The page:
Park must comply with subpoena

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Park must comply with subpoena

Park Jie-won, floor leader of the main opposition Democratic United Party (DUP), has vowed not to comply with the prosecution’s second subpoena as he faces charges of accepting bribes totaling 100 million won ($87,500) from two executives of insolvent savings banks. But this persistent refusal to accept the prosecution’s call constitutes an outright dismissal of our judicial system by Park, who served as both chief presidential secretary and culture and sports minister under the former Kim Dae-jung administration.

Park and his party have suggested that prosecutors may be attempting to fabricate the case, citing the example of former Chairwoman Han Myung-sook, who was found not guilty despite being indicted twice on bribery charges. However, they seem to have forgotten that Han deigned to appear for questioning.

The prosecution seems to be within its rights in summoning Park as the order follows its probe. In light of the testimony provided by executives at savings banks, during which they claim they gave money to Park, prosecutors have no choice but to question him. If Park is innocent, as he insists, this would also be the easiest way to clear away any suspicions. And this is precisely what voters want to see from a political leader. The ongoing special session of the Assembly will end on Aug. 3. But the DUP must refrain from calling for another extraordinary session immediately afterwards in order to stop Park from being questioned. Rather than reigniting public outrage over the “bullet-proof” nature of the Assembly, lawmakers must let prosecutors execute a subpoena by guaranteeing a short recess before they convene a special session. If not, Park cannot be summoned without his peers’ consent.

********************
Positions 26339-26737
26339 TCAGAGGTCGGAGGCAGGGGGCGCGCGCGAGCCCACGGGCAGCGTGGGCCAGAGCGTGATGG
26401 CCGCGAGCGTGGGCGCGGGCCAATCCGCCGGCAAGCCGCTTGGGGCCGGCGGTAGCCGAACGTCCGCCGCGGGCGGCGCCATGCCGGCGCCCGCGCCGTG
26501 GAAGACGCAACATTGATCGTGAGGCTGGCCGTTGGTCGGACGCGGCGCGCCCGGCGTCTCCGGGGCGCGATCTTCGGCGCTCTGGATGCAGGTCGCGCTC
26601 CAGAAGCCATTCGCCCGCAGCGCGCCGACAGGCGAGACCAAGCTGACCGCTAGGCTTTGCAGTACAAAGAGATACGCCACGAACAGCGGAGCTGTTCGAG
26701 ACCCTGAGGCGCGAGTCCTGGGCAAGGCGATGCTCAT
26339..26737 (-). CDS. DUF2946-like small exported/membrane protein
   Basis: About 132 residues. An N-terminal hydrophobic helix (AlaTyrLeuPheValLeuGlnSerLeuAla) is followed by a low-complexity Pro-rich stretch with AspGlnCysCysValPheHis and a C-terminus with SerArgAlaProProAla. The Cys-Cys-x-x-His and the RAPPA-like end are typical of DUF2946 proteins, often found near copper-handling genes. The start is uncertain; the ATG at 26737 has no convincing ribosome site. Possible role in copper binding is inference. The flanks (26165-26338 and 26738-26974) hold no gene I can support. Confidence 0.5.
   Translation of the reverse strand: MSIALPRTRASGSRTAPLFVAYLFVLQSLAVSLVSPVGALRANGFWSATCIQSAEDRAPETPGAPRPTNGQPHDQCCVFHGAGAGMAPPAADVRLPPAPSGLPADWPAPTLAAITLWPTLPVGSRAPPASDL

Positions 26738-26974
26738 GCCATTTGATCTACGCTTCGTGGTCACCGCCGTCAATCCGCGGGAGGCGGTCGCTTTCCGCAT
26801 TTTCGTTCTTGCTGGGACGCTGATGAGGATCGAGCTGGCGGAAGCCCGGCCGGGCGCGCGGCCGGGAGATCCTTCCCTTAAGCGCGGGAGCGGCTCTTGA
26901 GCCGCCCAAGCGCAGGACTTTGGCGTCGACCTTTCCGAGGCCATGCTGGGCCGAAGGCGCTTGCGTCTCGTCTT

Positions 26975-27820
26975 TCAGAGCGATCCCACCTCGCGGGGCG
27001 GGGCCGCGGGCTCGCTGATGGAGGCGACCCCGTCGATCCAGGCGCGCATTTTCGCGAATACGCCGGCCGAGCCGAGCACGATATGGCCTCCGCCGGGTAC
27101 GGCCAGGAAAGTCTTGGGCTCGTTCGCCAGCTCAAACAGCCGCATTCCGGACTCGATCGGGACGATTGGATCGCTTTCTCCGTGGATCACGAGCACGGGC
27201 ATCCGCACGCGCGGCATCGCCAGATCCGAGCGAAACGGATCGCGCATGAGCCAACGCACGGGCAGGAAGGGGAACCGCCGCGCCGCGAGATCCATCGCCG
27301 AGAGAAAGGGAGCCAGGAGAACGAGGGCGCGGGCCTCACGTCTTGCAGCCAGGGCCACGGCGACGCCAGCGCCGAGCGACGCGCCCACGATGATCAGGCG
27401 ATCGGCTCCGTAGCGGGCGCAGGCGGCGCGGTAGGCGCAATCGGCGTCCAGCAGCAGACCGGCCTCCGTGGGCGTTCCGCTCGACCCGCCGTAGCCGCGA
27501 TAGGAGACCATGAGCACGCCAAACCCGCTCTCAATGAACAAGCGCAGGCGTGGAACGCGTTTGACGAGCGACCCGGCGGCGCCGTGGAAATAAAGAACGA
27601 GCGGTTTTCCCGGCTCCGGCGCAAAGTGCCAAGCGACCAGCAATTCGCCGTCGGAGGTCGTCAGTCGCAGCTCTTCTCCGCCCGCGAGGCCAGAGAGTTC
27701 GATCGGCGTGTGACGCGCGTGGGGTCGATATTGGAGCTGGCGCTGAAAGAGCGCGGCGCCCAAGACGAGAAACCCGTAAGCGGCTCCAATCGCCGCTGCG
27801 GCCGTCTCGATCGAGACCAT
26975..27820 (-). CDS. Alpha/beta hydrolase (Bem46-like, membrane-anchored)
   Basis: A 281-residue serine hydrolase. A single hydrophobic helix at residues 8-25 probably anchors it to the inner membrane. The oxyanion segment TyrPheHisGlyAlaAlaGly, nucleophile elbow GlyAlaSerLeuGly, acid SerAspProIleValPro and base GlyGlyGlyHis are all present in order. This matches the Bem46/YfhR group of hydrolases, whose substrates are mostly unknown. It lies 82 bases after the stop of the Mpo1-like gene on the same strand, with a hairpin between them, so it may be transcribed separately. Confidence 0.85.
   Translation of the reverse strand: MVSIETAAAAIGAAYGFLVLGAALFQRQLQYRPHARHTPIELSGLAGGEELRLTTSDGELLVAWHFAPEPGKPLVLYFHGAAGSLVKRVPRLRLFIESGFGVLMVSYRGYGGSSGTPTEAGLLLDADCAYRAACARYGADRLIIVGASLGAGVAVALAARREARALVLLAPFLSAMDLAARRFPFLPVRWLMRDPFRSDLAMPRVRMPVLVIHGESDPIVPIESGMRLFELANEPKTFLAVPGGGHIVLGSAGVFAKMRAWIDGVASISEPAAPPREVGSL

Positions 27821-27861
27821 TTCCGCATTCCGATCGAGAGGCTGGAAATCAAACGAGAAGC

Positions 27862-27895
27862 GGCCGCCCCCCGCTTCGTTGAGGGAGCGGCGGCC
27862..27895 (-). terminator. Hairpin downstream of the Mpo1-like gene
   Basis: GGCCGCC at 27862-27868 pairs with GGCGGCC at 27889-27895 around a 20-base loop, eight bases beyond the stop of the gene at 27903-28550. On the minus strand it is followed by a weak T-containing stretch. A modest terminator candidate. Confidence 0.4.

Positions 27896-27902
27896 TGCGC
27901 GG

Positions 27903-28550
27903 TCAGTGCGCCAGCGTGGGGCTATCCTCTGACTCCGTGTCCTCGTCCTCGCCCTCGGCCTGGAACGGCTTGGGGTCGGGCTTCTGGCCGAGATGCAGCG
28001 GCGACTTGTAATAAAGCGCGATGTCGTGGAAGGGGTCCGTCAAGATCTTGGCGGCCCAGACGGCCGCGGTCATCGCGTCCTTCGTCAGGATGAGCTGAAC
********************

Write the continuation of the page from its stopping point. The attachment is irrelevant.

An arrest motion for Chung Doo-un, a Saenuri Party lawmaker also embroiled in bribery cases, was vetoed by a majority of representatives in the Assembly. But he has promised to appear at the court when the prosecution files a request for his arrest warrant after the special session is over. Park should follow in his footsteps.

More lawmakers are likely to be summoned by the prosecution on charges of corruption involving saving banks and violations of the election law during the last legislative election. If a political heavyweight like the floor leader of a mammoth party vehemently resists being subpoenaed, it will shake the very foundation of our justice system.

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